Brexit Can’t Be Used As An Excuse To Cut People’s Rights At Work

If the prime minister and Brexit secretary want us to trust their promises on workers’ rights, they should put all options back on the negotiating table
Jack Taylor via Getty Images

This morning in Vienna, David Davis brushed off working people’s fears that their rights at work will be undermined after Brexit. He insists that Britain will be leading a “race to the top” on standards. But he’s done nothing to set my mind at ease.

For one thing, Davis’s promise that he’s not building a “Mad Max-style dystopia” says a lot for how low the Brexit bar has been set. And even then, the government might not clear it if the extreme fringe of the cabinet have their way. Too many of Davis’s colleagues are champing at the bit, looking for any opportunity to use Brexit to slash workers’ rights. Just before Christmas, Boris Johnson and Michael Gove briefed the papers on a plan to attack the Working Time Directive, which safeguards paid holidays, rest breaks and reasonable working hours.

Whatever Davis promises, that Johnson felt able to speak out on this worries me. So do his more recent proclamations about regulatory “divergence”, “flexibility” and “agility” – code words for scrapping hard-won rights at work, along with environmental and safety standards.

The foreign secretary is on record as an opponent of paid holiday, parental rights and fair redundancy pay. He’s said that the EU regulations that protect workers are “back-breaking”. Other senior ministers – Liam Fox and Michael Gove among them – have echoed the same views.

And when the EU Withdrawal Bill was going through the House of Commons, the government refused to back amendments that would lock in protections for rights at work.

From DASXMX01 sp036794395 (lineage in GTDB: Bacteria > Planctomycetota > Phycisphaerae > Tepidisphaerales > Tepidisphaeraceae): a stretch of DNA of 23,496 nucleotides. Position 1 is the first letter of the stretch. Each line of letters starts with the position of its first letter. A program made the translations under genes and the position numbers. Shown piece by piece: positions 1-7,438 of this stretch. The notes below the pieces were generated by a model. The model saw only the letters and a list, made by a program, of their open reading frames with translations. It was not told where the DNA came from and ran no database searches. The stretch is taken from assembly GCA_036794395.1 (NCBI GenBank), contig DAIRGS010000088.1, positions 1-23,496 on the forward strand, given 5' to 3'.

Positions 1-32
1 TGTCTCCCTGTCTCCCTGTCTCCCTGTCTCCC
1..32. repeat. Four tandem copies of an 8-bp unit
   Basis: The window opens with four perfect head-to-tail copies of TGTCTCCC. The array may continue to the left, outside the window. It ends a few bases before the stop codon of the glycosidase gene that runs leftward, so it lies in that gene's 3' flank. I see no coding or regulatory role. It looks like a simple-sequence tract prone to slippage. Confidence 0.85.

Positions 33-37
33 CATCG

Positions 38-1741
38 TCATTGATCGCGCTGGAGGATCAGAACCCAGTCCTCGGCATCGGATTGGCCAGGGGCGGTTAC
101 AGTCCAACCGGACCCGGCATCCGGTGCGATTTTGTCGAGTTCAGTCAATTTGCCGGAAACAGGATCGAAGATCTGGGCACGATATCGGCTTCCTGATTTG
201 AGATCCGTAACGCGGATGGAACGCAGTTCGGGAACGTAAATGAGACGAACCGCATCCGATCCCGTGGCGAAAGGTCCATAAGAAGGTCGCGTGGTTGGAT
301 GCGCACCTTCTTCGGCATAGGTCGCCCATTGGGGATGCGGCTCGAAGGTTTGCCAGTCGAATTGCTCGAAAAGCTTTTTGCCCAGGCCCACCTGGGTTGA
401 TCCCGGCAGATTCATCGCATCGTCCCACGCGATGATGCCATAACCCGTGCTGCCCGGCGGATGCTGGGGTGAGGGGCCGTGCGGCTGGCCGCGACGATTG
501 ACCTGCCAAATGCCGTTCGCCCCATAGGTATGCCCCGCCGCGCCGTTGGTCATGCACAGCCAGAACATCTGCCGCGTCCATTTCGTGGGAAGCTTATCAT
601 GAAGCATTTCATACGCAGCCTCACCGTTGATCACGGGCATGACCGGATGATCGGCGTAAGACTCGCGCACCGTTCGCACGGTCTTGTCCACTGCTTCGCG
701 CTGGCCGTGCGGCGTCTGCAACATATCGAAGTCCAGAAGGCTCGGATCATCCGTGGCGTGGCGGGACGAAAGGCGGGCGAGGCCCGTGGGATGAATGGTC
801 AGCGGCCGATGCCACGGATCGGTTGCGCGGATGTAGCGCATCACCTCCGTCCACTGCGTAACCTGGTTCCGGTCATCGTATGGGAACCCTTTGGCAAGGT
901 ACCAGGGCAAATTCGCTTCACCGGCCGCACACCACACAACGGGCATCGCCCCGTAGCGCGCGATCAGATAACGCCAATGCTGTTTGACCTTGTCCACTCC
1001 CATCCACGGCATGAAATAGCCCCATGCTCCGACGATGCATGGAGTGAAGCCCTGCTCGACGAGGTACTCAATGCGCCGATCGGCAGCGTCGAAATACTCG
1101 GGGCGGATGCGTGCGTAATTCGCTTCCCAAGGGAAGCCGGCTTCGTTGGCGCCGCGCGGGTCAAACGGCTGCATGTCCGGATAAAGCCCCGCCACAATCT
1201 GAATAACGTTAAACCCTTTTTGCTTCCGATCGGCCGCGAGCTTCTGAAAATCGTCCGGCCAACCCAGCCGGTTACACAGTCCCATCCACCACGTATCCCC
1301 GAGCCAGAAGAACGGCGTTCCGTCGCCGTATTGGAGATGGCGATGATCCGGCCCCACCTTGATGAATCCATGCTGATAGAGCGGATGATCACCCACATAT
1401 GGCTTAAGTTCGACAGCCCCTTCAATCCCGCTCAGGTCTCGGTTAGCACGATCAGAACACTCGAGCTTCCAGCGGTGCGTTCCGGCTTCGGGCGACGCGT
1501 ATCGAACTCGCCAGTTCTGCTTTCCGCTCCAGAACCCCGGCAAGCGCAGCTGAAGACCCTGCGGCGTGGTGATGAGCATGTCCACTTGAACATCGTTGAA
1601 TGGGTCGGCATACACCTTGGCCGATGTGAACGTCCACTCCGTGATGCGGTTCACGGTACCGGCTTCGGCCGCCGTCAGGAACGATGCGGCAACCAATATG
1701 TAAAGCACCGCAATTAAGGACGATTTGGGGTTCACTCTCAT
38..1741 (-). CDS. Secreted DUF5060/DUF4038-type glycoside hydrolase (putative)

So trade unions aren’t crying wolf here. We have serious, well-founded concerns about what Brexit will do those rights for workers that came from the EU. And no one in government has given us the guarantees that we need.

Sure, Theresa May has offered warm words. But then, she also promised to put workers on boards before backing down under pressure from her party colleagues. And she talked a good game on tackling insecure work – but her government’s response to the Taylor Review went nowhere near far enough to support struggling workers in the gig economy.

So why should we believe this will be any different? Especially when Davis himself has mooted the possibility of a Canada-style deal with Europe, which wouldn’t provide any security for workers’ rights or any means to enforce them. The Canada-EU deal gives one-sided protections to foreign investors, putting their needs way ahead of the wellbeing of working people.

The British people may have voted for Brexit, but they didn’t vote to lose their rights at work. Just today, new polling shows that 73% of the public want to see the Working Time Directive maintained or even strengthened after Brexit.

So the TUC’s position is clear: Brexit can’t be used as an excuse to cut people’s rights at work, in service of an extreme deregulation agenda. Already we have an imperfect and incomplete patchwork of rights that doesn’t provide all the protections we need. So whatever the Brexit deal, trade unions will keep fighting for more and better rights at work, including a ban on zero-hours contracts and equal rights for agency workers. A decent Brexit deal is the bare minimum, not the be-all and end-all.

That said, hardworking Brits need a guarantee that, after Brexit, their rights at work will keep pace with the rest of Europe. Currently, the best way to provide that guarantee is by sticking with the single market. So if the prime minister and Brexit secretary want us to trust their promises on workers’ rights, they should put all options back on the negotiating table.

It’s the only way to deliver a “race to the top”, and to protect working people’s rights long-term.


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